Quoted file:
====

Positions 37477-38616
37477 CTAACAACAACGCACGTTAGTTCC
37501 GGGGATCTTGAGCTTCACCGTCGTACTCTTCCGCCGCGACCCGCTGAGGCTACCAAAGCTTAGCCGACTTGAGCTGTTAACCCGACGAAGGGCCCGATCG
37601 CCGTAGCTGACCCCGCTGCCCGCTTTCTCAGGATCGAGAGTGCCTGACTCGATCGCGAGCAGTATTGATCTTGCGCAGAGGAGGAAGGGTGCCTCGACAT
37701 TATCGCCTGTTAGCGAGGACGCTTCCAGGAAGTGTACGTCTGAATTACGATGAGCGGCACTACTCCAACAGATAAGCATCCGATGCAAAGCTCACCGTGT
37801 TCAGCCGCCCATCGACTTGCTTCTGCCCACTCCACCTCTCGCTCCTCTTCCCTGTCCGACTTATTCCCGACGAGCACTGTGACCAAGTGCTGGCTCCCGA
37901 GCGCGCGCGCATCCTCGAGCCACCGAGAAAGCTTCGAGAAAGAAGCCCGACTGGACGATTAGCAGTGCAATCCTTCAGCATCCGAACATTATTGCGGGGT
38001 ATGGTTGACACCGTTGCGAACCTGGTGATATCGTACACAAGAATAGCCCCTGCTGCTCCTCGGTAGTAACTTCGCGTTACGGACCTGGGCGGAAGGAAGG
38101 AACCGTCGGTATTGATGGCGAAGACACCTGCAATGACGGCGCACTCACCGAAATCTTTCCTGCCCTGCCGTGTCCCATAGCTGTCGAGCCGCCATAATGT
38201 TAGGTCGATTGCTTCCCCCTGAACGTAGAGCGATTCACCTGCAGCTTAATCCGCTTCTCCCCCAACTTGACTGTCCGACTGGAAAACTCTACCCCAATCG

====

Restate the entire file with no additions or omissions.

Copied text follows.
Positions 37477-38616
37477 CTAACAACAACGCACGTTAGTTCC
37501 GGGGATCTTGAGCTTCACCGTCGTACTCTTCCGCCGCGACCCGCTGAGGCTACCAAAGCTTAGCCGACTTGAGCTGTTAACCCGACGAAGGGCCCGATCG
37601 CCGTAGCTGACCCCGCTGCCCGCTTTCTCAGGATCGAGAGTGCCTGACTCGATCGCGAGCAGTATTGATCTTGCGCAGAGGAGGAAGGGTGCCTCGACAT
37701 TATCGCCTGTTAGCGAGGACGCTTCCAGGAAGTGTACGTCTGAATTACGATGAGCGGCACTACTCCAACAGATAAGCATCCGATGCAAAGCTCACCGTGT
37801 TCAGCCGCCCATCGACTTGCTTCTGCCCACTCCACCTCTCGCTCCTCTTCCCTGTCCGACTTATTCCCGACGAGCACTGTGACCAAGTGCTGGCTCCCGA
37901 GCGCGCGCGCATCCTCGAGCCACCGAGAAAGCTTCGAGAAAGAAGCCCGACTGGACGATTAGCAGTGCAATCCTTCAGCATCCGAACATTATTGCGGGGT
38001 ATGGTTGACACCGTTGCGAACCTGGTGATATCGTACACAAGAATAGCCCCTGCTGCTCCTCGGTAGTAACTTCGCGTTACGGACCTGGGCGGAAGGAAGG
38101 AACCGTCGGTATTGATGGCGAAGACACCTGCAATGACGGCGCACTCACCGAAATCTTTCCTGCCCTGCCGTGTCCCATAGCTGTCGAGCCGCCATAATGT
38201 TAGGTCGATTGCTTCCCCCTGAACGTAGAGCGATTCACCTGCAGCTTAATCCGCTTCTCCCCCAACTTGACTGTCCGACTGGAAAACTCTACCCCAATCG